Judge Clark Douglas isn't gonna bother running.
Our reviews of The Killing: The Complete First Season (published March 26th, 2012), The Killing: The Complete First Season (Blu-ray) (published March 27th, 2012), and The Killing: The Complete Third Season (published August 13th, 2014) are also available.
"You like money. You've got a great big dollar sign there where most women have a heart."
Facts of the Case
If the heist Johnny Clay (Sterling Hayden, The Long Goodbye) has organized goes according to plan, several long-suffering individuals are going to be exceedingly wealthy for the rest of their days. It's a complex scheme requiring a lot of precise timing, but everyone involved feels the potential payoff is worth the considerable risk. Aiding Johnny in the plan: henpecked husband George Peatty (Elisha Cook, Jr., The Big Sleep), corrupt cop Randy Kennan (Ted de Corsia, 20,000 Leagues Under the Sea), professional muscle Maurice Oboukhoff (Kola Kwariani), bartender Mike O'Reilly (Joe Sawyer, The Grapes of Wrath), financial contributor Marvin Unger (Jay C. Flippen, The Wild One) and psychotic gunman Nikki Arcane (Timothy Carey, Paths of Glory). One slip-up could cost everyone their freedom…or even their lives. Will this motley crew pull off the score of a lifetime?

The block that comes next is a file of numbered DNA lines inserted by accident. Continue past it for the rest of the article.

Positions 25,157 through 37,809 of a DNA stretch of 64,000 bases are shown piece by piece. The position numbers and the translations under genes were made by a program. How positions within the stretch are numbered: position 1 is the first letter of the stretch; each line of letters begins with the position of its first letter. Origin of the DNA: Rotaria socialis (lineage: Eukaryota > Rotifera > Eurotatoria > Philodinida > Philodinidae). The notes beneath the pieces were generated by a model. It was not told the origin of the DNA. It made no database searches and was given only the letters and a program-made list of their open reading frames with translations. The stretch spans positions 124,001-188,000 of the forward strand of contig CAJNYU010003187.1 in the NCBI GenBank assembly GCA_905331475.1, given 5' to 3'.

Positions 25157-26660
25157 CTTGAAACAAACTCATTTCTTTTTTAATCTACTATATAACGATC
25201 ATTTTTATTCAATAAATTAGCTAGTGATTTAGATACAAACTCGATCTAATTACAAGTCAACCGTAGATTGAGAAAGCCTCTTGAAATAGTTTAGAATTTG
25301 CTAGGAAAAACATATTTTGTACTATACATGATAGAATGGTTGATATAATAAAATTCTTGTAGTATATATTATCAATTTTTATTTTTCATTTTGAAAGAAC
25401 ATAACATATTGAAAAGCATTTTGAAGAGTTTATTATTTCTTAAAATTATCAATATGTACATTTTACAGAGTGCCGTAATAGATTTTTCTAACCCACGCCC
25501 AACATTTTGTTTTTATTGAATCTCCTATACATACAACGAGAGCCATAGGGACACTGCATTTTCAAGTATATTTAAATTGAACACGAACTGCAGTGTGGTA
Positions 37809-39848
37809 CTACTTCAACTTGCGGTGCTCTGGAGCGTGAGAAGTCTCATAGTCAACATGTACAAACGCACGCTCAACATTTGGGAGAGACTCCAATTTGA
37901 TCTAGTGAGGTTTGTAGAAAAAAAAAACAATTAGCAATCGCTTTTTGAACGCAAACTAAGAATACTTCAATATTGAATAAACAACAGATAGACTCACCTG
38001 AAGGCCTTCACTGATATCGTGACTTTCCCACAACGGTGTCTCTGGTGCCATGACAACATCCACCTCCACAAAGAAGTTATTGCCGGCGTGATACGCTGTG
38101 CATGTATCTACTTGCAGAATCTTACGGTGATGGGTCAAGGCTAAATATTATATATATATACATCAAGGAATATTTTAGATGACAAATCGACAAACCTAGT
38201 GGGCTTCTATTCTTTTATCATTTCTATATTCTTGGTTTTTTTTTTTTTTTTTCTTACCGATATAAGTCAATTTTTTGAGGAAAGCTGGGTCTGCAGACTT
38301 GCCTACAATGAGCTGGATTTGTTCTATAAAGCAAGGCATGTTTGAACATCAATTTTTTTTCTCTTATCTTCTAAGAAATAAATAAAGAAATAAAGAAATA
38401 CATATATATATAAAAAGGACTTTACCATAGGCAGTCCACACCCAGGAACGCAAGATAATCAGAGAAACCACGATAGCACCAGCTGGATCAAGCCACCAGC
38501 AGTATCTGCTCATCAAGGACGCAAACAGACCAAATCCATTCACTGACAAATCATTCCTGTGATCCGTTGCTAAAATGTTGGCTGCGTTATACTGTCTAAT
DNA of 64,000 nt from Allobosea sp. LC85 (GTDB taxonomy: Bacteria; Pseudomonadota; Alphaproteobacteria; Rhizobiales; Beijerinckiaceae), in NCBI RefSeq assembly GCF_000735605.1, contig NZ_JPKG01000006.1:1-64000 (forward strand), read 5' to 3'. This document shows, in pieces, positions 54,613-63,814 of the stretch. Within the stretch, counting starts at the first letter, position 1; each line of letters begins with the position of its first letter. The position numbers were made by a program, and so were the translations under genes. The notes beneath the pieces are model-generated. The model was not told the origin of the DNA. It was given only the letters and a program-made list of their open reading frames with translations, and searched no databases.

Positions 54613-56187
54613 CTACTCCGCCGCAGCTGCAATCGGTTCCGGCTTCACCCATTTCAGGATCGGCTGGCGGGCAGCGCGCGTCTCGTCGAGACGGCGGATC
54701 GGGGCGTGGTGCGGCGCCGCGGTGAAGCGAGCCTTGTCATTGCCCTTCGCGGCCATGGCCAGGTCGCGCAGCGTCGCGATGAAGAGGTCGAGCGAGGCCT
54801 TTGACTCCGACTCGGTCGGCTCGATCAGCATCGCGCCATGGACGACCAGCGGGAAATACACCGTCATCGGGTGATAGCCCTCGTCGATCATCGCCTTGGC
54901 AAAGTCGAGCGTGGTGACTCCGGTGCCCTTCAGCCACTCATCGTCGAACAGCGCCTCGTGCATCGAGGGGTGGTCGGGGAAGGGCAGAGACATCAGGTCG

Considering Stanley Kubrick's reputation for requiring his actors to perform endless takes of a scene and considering that his best-known films tend to be sprawling, madly ambitious endeavors with above-average running times, it's easy to forget what an efficient director he was during the early years of his career. After getting his feet wet with the little-seen Fear and Desire and the low-budget crime flick Killer's Kiss (more on the latter in a bit), Kubrick announced his arrival as a director to be reckoned with by delivering the lean, impeccably-organized, riveting thriller The Killing.